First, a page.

Legislative Assembly for the ACT: 2017 Week 13 Hansard (Tuesday, 31 October 2017) . . Page.. 4709 ..
know it exists. This is why my motion was about participatory budgeting. It is a proven method used successfully all over the world and in Australia.
In Porto Alegre, in Brazil, the city has been running a participatory budgeting process for nearly 30 years. Local residents attend public meetings where they make proposals and then vote to decide how municipal funding will be allocated. The city has allocated hundreds of millions of dollars to capital projects using this approach since 1989. Research into the Porto Alegre process has found that this approach is strongly correlated with reduced poverty, improved access to water and sanitation, better housing affordability and reduced infant mortality rates.
In Australia we have experimented with this in the city of Geraldton. They have run two parliamentary participatory budgeting exercises, in 2013 and 2014, engaging with a community panel of around 30 residents to determine budget priorities. More recently the city of Melbourne ran a process to do a 10-year plan for the budget of the city of Melbourne, and that was very successful. These are just two examples of over 2,000 participatory budgeting exercises conducted worldwide.
I am very pleased that Canberra, as a progressive jurisdiction, will soon be undertaking its own participatory budgeting process, and I look forward to more community participation in the work of the government and our budget. I commend Ms Cody for her motion.
MS FITZHARRIS (Yerrabi—Minister for Health, Minister for Transport and City Services and Minister for Higher Education, Training and Research) (4.18): I thank Ms Cody very much for putting forward this matter of public importance. As has been noted, Canberrans are rightly very proud of their city. Canberra’s open spaces, shared infrastructure and valued services help to make our city one of the most livable in the world. It is also our community which makes the ACT unique. It is our values which shape how Canberra grows and which set the standards we strive for. Meeting those standards is a responsibility that the Transport Canberra and City Services Directorate is fully committed to.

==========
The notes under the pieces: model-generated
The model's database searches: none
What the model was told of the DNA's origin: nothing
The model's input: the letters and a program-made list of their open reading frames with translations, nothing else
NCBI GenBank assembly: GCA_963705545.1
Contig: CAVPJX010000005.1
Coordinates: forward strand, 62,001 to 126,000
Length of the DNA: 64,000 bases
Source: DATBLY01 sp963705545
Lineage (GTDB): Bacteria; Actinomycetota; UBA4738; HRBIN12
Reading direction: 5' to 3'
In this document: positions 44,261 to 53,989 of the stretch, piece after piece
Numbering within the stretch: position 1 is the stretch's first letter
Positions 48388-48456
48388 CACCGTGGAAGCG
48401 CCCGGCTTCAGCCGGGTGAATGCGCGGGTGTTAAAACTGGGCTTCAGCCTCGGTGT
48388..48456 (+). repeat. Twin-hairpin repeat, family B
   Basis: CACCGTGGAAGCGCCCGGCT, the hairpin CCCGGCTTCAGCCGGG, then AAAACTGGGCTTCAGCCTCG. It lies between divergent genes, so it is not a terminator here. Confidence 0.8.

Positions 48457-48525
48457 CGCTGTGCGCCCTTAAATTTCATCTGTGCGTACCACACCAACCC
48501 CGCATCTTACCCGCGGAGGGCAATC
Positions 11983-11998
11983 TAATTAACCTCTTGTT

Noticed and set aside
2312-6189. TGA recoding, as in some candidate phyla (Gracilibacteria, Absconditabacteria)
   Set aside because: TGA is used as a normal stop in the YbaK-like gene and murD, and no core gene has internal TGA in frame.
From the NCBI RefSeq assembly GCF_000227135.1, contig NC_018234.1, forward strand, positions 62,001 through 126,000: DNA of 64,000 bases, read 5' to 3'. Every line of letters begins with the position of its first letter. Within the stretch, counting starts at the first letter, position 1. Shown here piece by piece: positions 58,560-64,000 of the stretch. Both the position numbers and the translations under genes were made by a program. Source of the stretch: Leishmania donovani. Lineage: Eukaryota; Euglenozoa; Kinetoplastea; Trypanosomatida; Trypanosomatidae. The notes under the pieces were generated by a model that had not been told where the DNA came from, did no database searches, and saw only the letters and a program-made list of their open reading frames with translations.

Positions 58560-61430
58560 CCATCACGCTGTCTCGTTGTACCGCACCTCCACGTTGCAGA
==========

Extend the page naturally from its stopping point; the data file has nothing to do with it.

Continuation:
Our community relies on TCCS services every day, be that in helping us get to school, work, study or leisure, protecting and maintaining our open spaces, or helping us learn and grow through our libraries. It is easy to look at what TCCS does and think of the tangible, visible, physical things like buses, books and roads, but really our services are about people. Every day TCCS does what it does so that we can make the lives of fellow Canberrans easier. That is a great responsibility and one we can only meet with the support of the community. We need their help to understand what is important to them, to shape the services that will continue to make Canberra one of the world’s most livable cities for decades to come. And of course we need to receive feedback from the community.
The fix my street service is an important tool for us in delivering the services the ACT community needs and deserves. It is a useful and meaningful resource for Canberrans. Fix my street provides a simple way for the community to speak to us directly about and point out things that need our attention, which not only helps us to know where we are needed but also demonstrates our commitment to working with